“Cart-offs” and “knockouts” aren’t terms that normally produce thoughts of leadership and the NFL. If anything, they make me think of the anything-goes-world of boxing.
But that terminology, made infamous this past spring because of the connection to the New Orleans Saints bounty scandal, or “Bounty Gate” as it’s been dubbed, is actually synonymous with the NFL and a lack of leadership.
Despite the proof, there are mixed feelings about the scandal.
But there shouldn’t be, especially when you review the evidence.
On one side you have some of the players named in the investigation who deny it even happened.
But others, who have viewed the evidence (of charts listing $500 to $1,000 payouts, testimony from players, and audio tape, especially that of former defensive coordinator Gregg Williams telling players to go after a player with a history of concussions), say there’s no doubt it happened.
Most disturbing was a quote by Williams, who admitted to NFL investigators that “he was rolling the dice with player safety and someone could have been maimed.”
No gray area there.
Even more crippling to the naysayers was a document in Williams’ handwriting that showed player donations to a “QB Out” pool. The donation total, for knocking a quarterback out of a game, was $35,000, with Saints player Jonathan Vilma contributing $10,000.
For a taste of the evidence, google “Sean Pamphilon” and “ninersnation” and add “bounty” to your search. Some of the evidence released by the NFL will make your stomach churn.
What is clear is this: Players admitted that side bets are common in the NFL, and some have termed this particular incident by the Saints a Pay for Performance, which is against the league’s collective bargaining agreement.
But the main focus of this investigation was the Bounty Program, slightly different than a Pay for Performance program and something that could bring legal action.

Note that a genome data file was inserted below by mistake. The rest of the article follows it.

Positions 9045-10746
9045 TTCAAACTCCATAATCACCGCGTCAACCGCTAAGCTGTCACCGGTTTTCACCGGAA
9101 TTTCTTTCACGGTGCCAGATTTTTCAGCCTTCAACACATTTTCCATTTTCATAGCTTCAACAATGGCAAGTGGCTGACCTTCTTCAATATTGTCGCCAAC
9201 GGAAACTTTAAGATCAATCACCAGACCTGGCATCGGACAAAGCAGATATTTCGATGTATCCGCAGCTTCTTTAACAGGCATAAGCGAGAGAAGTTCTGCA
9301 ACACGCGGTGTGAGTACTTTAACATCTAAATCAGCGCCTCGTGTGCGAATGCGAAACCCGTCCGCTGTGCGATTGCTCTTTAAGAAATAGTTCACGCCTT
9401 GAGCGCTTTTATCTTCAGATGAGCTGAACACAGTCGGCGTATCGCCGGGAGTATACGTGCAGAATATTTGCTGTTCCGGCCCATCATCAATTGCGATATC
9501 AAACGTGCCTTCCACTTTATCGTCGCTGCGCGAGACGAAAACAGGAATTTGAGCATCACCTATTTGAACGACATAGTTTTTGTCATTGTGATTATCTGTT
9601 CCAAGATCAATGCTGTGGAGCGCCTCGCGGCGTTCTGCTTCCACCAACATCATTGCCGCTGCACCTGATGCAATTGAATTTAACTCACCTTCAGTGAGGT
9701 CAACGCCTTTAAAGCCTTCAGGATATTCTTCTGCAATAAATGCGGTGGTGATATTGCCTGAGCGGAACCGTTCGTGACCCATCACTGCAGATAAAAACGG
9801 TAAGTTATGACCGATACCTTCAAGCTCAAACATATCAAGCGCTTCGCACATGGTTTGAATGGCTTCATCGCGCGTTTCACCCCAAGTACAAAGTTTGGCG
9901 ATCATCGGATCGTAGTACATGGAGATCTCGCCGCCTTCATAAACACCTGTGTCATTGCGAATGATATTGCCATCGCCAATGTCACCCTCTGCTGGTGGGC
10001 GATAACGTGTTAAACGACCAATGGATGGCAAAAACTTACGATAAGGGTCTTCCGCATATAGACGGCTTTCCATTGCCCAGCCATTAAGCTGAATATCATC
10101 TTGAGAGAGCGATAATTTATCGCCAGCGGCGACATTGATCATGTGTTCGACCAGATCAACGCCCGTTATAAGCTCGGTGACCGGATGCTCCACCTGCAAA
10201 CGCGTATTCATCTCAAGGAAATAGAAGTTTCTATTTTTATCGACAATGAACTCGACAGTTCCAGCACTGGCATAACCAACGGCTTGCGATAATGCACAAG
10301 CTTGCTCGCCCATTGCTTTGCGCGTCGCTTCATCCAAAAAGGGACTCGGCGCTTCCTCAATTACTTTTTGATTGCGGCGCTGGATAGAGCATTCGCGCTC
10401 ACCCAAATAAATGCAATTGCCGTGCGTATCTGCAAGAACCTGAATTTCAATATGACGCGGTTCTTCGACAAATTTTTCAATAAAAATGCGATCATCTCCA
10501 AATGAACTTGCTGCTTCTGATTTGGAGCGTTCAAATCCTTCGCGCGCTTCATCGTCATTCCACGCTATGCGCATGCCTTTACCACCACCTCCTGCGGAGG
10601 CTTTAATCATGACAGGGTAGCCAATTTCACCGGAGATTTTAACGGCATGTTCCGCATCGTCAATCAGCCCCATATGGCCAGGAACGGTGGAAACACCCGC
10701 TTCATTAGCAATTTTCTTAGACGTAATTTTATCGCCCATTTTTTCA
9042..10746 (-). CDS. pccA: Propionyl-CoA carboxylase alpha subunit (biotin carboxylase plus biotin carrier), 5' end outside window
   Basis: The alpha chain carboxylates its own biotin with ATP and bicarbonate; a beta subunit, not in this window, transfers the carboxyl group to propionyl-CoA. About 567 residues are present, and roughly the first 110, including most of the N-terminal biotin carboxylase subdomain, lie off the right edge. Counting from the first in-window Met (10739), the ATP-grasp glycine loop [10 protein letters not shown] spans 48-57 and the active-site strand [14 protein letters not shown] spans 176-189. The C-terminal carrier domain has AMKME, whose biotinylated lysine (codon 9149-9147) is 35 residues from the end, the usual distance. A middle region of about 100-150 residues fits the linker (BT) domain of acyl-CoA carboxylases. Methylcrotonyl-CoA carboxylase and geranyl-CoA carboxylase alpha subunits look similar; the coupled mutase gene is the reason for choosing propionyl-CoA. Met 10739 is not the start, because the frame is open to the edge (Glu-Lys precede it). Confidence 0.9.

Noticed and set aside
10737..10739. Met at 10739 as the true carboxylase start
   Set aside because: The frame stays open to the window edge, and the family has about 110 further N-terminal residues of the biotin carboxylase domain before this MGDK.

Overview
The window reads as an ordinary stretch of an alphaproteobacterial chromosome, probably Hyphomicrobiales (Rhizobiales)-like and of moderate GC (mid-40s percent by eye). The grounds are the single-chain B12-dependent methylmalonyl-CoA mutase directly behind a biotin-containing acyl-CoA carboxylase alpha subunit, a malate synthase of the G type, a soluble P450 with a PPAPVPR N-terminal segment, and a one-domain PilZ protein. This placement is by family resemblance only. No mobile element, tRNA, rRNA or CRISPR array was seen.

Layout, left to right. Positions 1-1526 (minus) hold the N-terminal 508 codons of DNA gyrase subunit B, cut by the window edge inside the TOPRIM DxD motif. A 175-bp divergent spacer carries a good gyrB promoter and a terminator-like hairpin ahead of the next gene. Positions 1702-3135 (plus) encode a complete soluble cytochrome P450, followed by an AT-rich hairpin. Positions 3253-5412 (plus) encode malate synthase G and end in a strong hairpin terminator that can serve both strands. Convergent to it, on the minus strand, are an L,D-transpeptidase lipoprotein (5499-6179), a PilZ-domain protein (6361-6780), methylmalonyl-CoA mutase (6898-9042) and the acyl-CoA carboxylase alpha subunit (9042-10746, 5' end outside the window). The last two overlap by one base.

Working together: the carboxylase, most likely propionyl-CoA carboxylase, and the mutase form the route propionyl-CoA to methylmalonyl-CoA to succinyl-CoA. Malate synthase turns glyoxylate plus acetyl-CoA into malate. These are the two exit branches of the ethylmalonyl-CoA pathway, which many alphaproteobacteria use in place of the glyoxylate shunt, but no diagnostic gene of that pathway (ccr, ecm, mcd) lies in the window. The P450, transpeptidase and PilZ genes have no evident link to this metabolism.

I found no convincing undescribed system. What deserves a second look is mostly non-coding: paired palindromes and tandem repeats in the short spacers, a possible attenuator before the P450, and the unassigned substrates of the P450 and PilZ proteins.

For now the scandal has resulted in the suspension of four players (Vilma, Anthony Hargrove, Will Smith, and Scott Fujita), three coaches (Williams, head coach Sean Payton, and assistant coach Joe Vitt) and General Manager Mickey Loomis. The Saints also had to pay a $500,000 fine and give up second-round draft picks in 2012 and 2013.
Even after the evidence, the NFLPA still issued a statement saying the suspensions were unjustified.
After putting out that statement, I’m wondering how their leadership can be justified.
I say that because the bounty scandal is more about leadership, or a lack of thereof, than it is about the wrongs of injuring other players.
If Williams, Vilma, the NFLPA and others had just applied what Philippians 2:4 says (“Each of you should look not only to your own interests, but also to the interests of others.”), or even Luke 6:31 (“Do to others as you would have them do to you.”), the mere thought of injuring other players would be unthinkable.
And to think that the leadership lesson from Philippians was written from prison should cause anyone to pause and think before they act negatively toward others.
Good leadership advice is found through God’s wisdom, not the wisdom of fallen man.
This column was published in the July 2012 Sports Spectrum DigiMag. Print and digital subscribers, log in and view the issue here. Brett Honeycutt is the managing editor of Sports Spectrum magazine. His column addresses topics from a biblical perspective. Follow him on Twitter-@Brett_Honeycutt.